This just turned up in my alerts “The Re-emergence of the Minimal Running Shoe” …. hmmmm, I was puzzled. I thought the opposite was happening and maybe I had missed a swing back the other way. For example a few months ago, Lower Extremity Review covered it this way: The rise and fall of minimalist footwear. I had to investigate:
The Re-emergence of the Minimal Running Shoe
Irene S. Davis, PT, PhD
Journal of Orthopaedic & Sports Physical Therapy, Ahead of Print
The running shoe has gone through significant changes since its inception. The purpose of this paper is to review these changes, the majority of which have occurred over the past 50 years. Running footwear began as being very minimal and then evolved to become highly cushioned and supportive. However, over the past 5 years, there has been a reversal of this trend with runners seeking more minimal shoes that allow their feet more natural motion. This abrupt shift towards footwear without cushioning and support has led to reports of injuries associated with minimal footwear. In response to this, the running footwear industry shifted again towards the development of lightweight, partial minimal shoes that offer some support and cushioning. In this paper, studies comparing the mechanics between running in minimal, partial minimal, and traditional shoes are reviewed. The implications for injuries in all 3 conditions are examined. The extension of the use of minimal footwear for other populations besides runners is discussed. Finally, areas for future research into minimal footwear are suggested.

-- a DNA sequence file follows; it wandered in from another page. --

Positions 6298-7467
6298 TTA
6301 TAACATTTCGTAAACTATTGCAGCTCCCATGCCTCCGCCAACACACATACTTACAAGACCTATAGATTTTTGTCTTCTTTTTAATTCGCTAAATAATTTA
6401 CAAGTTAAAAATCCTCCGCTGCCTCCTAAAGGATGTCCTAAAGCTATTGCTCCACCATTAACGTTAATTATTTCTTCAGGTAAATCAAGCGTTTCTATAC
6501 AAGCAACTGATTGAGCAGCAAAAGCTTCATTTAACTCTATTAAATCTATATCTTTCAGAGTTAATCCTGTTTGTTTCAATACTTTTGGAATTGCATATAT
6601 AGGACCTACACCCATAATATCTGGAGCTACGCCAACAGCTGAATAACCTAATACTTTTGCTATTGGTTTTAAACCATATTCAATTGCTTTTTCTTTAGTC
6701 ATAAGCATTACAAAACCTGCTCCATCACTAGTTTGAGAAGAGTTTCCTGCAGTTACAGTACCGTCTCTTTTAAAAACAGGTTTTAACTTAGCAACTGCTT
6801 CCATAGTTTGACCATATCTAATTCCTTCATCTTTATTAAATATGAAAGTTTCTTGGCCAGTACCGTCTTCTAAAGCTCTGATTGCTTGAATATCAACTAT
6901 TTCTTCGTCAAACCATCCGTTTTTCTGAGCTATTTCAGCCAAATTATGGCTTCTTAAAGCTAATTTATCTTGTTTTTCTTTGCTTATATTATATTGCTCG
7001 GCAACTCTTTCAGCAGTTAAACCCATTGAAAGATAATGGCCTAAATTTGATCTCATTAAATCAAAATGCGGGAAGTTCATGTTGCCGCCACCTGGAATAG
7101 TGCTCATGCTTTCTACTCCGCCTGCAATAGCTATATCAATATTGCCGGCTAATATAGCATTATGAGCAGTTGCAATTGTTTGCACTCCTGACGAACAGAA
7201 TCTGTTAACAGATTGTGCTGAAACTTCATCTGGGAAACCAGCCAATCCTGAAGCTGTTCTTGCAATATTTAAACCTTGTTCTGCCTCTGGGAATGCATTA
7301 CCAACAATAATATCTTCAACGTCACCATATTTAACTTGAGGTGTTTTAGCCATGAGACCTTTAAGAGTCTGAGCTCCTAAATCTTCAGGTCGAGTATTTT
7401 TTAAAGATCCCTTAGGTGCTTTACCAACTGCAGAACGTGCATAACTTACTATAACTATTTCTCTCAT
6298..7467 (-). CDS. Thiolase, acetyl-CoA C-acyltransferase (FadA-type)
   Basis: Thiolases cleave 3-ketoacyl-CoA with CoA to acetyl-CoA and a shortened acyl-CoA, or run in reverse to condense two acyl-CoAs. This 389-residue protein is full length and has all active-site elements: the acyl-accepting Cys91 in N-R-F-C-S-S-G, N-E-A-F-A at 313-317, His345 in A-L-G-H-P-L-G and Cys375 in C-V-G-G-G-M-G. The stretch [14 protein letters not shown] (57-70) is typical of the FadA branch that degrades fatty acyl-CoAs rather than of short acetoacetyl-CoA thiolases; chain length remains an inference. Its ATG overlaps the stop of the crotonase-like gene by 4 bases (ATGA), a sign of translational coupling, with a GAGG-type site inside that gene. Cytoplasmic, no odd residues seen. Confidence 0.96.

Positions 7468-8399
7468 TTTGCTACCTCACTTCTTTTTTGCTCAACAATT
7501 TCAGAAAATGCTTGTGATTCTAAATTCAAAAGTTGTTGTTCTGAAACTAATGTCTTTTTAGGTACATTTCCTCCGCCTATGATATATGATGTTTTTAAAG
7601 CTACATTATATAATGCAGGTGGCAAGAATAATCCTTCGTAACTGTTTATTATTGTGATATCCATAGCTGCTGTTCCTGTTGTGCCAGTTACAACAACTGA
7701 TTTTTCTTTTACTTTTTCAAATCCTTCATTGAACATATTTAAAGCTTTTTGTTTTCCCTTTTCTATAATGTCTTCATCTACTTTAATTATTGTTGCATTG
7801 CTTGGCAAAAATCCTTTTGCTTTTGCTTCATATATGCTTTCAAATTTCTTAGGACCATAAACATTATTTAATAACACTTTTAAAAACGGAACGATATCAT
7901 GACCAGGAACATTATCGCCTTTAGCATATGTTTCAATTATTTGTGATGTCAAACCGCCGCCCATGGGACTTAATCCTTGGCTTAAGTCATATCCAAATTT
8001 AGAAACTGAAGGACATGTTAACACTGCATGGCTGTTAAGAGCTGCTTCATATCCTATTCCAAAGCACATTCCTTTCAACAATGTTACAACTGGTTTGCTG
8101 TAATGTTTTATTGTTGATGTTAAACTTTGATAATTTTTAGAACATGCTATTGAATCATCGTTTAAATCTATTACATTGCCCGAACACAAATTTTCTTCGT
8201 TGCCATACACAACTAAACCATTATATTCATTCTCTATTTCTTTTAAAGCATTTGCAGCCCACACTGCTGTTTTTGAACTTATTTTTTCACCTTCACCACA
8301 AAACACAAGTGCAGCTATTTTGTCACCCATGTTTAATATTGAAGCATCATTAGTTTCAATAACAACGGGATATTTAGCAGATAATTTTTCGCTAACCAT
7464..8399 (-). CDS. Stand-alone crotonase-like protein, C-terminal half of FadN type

This is actually a good review of the emergence of the minimalist running shoes that occurred from around 2009 and the forces and factors that underpinned it and I enjoyed reading it. For those with access to the full text, it is worth a read.
I need not have worried about missing a new trend that I thought I might have when I first caught the title. The only problem with the above review is that its about a couple of years behind current trends as it does not mention the declining interest in barefoot running and minimalist running shoes that has been occurring since around at least mid- to late 2012. Sales of minimalist shoes have declined pretty much every month since then to the point where minimalist running shoes probably now only make up around 3-5% of the running shoe market. The trend has gone all the way to the super maximal cushioned running shoes to the point now where the super cushioned Hoka One One running shoes probably now outsell the entire minimalist category of running shoes.
As always, I go where the evidence takes me until convinced otherwise…and it does not matter what you and I might think about all this….. runners have voted with their feet.
Davis IS (2014). The Re-emergence of the Minimal Running Shoe. The Journal of orthopaedic and sports physical therapy, 1-19 PMID: 25211531